Image source: Fitbit

WHOOP for total sleep, Fitbit for REM? Study compares sleep trackers

In the quest for the ultimate night’s rest, wearable technologies like Fitbit, Garmin, and WHOOP have stepped up, promising to keep a close watch on our slumber. But how well do they really stack up against the rigorous standards of polysomnography. It turns out, they have strengths in some areas and weaknesses in others.

Getting a good night’s sleep is essential for our overall health and well-being. Traditional sleep studies, called polysomnography (PSG), are the gold standard for measuring sleep. However, PSGs are expensive, time-consuming, and require an overnight stay in a sleep lab.

Essential readingTop fitness trackers and health gadgets

Wearable devices have emerged as a more convenient alternative for tracking sleep. These devices use sensors to monitor sleep patterns, including heart rate, movement, and blood oxygen levels.

A new study published in the Journal of Medical Internet Research (JMIR) compared the accuracy of three popular wearable devices (Fitbit Charge 4, Garmin Vivosmart 4, and WHOOP) to PSG. Armed with a battle plan outlined by the PRISMA guidelines, researchers embarked on a data-gathering crusade across prestigious databases, aiming to pit these gadgets against the heavyweight champion.

Device Analysis: Fitbit, Garmin, WHOOP

The study found that WHOOP and the Fitbit were pretty accurate in measuring total sleep time, with Garmin trailing behind. As far as sleep stages – all three struggled.

Fitbit Charge 4
Garmin Vivosmart 4
Total Sleep Time (TST)
-1.4 min (underestimates)
+5.67 min (overestimates)
+46.9 min (overestimates)
Light Sleep (LS)
-9.6 min (underestimates)
+37.6 min (overestimates)
+28 min (overestimates)
Deep Sleep (DS)
-9.3 min (underestimates)
-19.33 min (underestimates)
+23.5 min (overestimates)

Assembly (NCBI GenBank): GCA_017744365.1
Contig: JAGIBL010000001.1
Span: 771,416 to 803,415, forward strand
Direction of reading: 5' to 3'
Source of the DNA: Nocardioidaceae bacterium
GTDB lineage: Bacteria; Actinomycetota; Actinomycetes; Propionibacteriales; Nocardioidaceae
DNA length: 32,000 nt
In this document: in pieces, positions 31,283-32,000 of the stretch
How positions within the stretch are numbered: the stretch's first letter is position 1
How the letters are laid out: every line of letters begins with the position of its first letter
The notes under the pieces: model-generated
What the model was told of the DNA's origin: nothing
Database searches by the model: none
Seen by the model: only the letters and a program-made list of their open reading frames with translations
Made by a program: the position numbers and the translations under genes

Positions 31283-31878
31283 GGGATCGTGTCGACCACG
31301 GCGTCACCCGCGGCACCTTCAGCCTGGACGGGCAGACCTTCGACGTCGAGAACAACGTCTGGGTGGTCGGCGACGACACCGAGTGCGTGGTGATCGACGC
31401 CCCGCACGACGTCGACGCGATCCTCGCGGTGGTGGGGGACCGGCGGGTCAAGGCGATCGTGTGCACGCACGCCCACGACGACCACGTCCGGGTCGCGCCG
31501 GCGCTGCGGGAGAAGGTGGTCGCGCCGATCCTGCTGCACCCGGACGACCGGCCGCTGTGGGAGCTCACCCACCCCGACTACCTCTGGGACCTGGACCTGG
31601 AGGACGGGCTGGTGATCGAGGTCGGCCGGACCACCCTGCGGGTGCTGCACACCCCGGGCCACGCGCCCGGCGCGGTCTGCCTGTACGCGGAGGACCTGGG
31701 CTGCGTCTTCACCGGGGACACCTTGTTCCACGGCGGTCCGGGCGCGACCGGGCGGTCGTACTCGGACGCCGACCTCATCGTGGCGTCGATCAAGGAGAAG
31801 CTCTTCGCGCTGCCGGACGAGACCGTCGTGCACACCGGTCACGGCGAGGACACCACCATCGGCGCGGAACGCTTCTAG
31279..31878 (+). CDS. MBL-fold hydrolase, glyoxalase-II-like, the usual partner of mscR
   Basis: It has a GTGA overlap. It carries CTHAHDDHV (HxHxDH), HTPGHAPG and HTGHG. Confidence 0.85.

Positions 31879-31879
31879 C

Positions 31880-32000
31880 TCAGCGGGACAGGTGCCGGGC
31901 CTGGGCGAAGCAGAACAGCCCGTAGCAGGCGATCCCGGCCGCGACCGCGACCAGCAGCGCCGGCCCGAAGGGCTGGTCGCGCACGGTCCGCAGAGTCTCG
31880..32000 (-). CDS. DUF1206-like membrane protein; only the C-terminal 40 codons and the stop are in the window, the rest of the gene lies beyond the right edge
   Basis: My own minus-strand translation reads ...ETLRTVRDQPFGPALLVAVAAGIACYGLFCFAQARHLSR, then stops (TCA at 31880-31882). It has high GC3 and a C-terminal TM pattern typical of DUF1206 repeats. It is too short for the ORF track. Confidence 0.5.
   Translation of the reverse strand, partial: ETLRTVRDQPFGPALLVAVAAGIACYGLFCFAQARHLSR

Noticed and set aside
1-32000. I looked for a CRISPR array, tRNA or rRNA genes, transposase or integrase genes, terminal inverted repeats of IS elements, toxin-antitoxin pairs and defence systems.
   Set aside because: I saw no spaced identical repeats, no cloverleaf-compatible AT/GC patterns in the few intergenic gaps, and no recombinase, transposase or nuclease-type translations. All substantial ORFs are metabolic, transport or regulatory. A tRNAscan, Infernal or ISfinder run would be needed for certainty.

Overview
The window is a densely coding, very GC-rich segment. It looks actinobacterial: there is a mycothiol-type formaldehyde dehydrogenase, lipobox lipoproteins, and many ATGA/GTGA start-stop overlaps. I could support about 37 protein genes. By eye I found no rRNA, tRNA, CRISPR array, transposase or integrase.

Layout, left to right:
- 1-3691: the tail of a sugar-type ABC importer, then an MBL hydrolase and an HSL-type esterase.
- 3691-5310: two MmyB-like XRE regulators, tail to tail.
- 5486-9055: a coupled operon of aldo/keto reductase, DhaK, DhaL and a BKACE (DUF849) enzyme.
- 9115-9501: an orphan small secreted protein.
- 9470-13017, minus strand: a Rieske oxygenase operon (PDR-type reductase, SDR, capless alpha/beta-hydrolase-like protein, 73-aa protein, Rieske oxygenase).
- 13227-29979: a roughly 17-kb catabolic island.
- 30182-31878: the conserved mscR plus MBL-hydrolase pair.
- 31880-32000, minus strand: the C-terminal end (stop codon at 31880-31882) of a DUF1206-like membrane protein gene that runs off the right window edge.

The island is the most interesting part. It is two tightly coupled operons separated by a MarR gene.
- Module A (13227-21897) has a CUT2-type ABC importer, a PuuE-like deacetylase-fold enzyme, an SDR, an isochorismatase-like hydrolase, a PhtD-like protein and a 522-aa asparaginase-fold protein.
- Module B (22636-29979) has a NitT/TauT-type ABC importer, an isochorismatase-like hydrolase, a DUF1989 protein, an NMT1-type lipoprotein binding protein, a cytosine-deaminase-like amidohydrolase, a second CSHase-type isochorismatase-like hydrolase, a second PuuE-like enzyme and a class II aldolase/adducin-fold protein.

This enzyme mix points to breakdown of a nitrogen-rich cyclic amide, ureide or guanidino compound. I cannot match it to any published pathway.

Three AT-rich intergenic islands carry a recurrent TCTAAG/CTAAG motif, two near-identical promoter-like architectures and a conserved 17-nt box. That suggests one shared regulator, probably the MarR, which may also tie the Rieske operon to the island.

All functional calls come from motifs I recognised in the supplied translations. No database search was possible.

REM Sleep
+21.0 min (overestimates)
+4.0 min (overestimates)
-12.55 min (underestimates)
Sensitivity to Sleep (%)
Specificity for Sleep (%)

WHOOP demonstrated the highest accuracy in measuring total sleep time (TST), light sleep (LS), and deep sleep (DS), albeit with some discrepancies in rapid eye movement (REM) sleep, where it tended to show significant overestimation.

Fitbit Charge 4 showed commendable performance across multiple sleep stages, particularly in REM sleep, where it had the least disagreement with PSG. It also displayed higher sensitivity in detecting light sleep and deep sleep compared to the other devices.

The Garmin Vivosmart 4 exhibits high sensitivity to detecting sleep, which means it is very good at identifying when a person is actually sleeping. However, its accuracy for total sleep time is compromised by low specificity, which is its ability to correctly identify wake periods. Essentially, while the device is adept at detecting sleep, it struggles to distinguish when the user is awake. As far as sleep stage estimates, the device demonstrated moderate accuracy with significant variability.

What does this mean?

The results of this study suggest that wearable devices can provide a reasonable estimate of total sleep time. However, the accuracy for measuring individual sleep stages is not up to scratch. Fitbit Charge 4 appeared to be the most accurate overall, while WHOOP showed the least disagreement with PSG for most sleep stages except REM sleep. Garmin Vivosmart 4 was the least accurate device in the study.


Edited by Lorraine Buis; submitted 25.08.23; peer-reviewed by Anda Baharav, Klaus Martiny; final revised version received 01.02.24; accepted 01.02.24; published 27.03.24.

© An-Marie Schyvens, Nina Catharina Van Oost, Jean-Marie Aerts, Federica Masci, Brent Peters, An Neven, Hélène Dirix, Geert Wets, Veerle Ross, Johan Verbraecken. Originally published in JMIR mHealth and uHealth (, 27.3.2024.

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Ivan Jovin

Ivan has been a tech journalist for over 7 years now, covering all kinds of technology issues. He is the guy who gets to dive deep into the latest wearable tech news.

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